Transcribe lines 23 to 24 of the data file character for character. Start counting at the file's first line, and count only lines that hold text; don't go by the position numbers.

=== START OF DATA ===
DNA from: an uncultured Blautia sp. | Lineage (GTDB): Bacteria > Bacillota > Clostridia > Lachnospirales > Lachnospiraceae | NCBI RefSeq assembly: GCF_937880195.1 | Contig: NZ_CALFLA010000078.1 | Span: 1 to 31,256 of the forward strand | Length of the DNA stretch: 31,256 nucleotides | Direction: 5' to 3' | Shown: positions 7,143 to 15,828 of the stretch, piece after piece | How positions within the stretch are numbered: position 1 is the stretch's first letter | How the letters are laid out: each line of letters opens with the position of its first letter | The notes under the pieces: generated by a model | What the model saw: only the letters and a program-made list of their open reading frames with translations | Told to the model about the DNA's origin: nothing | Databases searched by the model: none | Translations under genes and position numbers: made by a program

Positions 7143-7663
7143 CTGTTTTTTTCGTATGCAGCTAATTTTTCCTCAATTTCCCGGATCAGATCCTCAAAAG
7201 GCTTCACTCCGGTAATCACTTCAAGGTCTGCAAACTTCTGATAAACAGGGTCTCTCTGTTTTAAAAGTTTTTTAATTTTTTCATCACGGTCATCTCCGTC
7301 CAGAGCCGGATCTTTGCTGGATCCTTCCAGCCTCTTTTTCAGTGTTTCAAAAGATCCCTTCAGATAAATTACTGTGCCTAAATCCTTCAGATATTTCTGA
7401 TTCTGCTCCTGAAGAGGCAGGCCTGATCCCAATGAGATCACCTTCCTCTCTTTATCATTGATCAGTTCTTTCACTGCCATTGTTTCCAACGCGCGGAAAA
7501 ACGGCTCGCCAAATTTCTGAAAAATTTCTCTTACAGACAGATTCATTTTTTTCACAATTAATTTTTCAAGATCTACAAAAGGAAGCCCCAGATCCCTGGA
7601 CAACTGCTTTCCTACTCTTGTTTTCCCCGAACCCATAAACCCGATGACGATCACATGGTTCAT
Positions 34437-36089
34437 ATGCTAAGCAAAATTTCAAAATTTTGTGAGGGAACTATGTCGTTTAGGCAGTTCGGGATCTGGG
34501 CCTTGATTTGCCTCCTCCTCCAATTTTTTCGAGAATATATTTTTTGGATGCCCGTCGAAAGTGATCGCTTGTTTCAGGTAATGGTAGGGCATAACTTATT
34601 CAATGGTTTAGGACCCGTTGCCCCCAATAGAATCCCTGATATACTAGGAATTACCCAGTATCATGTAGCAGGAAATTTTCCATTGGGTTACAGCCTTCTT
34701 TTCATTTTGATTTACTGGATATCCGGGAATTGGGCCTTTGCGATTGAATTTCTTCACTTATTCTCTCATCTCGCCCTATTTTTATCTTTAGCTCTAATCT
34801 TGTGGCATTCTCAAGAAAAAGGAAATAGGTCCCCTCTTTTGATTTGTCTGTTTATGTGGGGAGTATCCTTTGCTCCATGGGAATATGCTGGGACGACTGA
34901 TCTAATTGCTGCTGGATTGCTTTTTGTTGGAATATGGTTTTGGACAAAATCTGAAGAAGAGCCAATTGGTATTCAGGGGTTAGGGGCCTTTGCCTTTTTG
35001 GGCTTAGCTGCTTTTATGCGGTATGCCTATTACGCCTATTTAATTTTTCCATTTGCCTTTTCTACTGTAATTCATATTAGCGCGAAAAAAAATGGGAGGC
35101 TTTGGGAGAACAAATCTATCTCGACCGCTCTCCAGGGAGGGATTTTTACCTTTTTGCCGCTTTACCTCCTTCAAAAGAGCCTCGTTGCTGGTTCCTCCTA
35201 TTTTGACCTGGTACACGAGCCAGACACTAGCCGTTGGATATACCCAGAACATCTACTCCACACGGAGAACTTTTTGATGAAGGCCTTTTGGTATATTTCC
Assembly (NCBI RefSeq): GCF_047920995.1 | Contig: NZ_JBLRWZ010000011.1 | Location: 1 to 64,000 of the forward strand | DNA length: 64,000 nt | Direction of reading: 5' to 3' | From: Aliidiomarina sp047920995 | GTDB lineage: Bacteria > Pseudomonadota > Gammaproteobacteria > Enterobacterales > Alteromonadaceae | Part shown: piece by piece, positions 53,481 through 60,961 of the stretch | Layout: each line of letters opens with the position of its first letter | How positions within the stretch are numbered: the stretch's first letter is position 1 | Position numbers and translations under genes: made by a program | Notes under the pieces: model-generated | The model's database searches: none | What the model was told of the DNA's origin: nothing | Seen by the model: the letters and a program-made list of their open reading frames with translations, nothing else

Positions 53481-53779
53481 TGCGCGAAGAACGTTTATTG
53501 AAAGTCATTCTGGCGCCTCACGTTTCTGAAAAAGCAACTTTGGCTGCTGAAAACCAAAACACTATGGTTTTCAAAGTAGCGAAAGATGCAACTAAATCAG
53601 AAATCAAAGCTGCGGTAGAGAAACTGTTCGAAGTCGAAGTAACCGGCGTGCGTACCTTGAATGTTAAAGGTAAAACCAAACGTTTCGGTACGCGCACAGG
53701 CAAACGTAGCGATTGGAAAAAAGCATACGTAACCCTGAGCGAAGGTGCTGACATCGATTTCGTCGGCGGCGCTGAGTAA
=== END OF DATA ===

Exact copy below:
53601 AAATCAAAGCTGCGGTAGAGAAACTGTTCGAAGTCGAAGTAACCGGCGTGCGTACCTTGAATGTTAAAGGTAAAACCAAACGTTTCGGTACGCGCACAGG
53701 CAAACGTAGCGATTGGAAAAAAGCATACGTAACCCTGAGCGAAGGTGCTGACATCGATTTCGTCGGCGGCGCTGAGTAA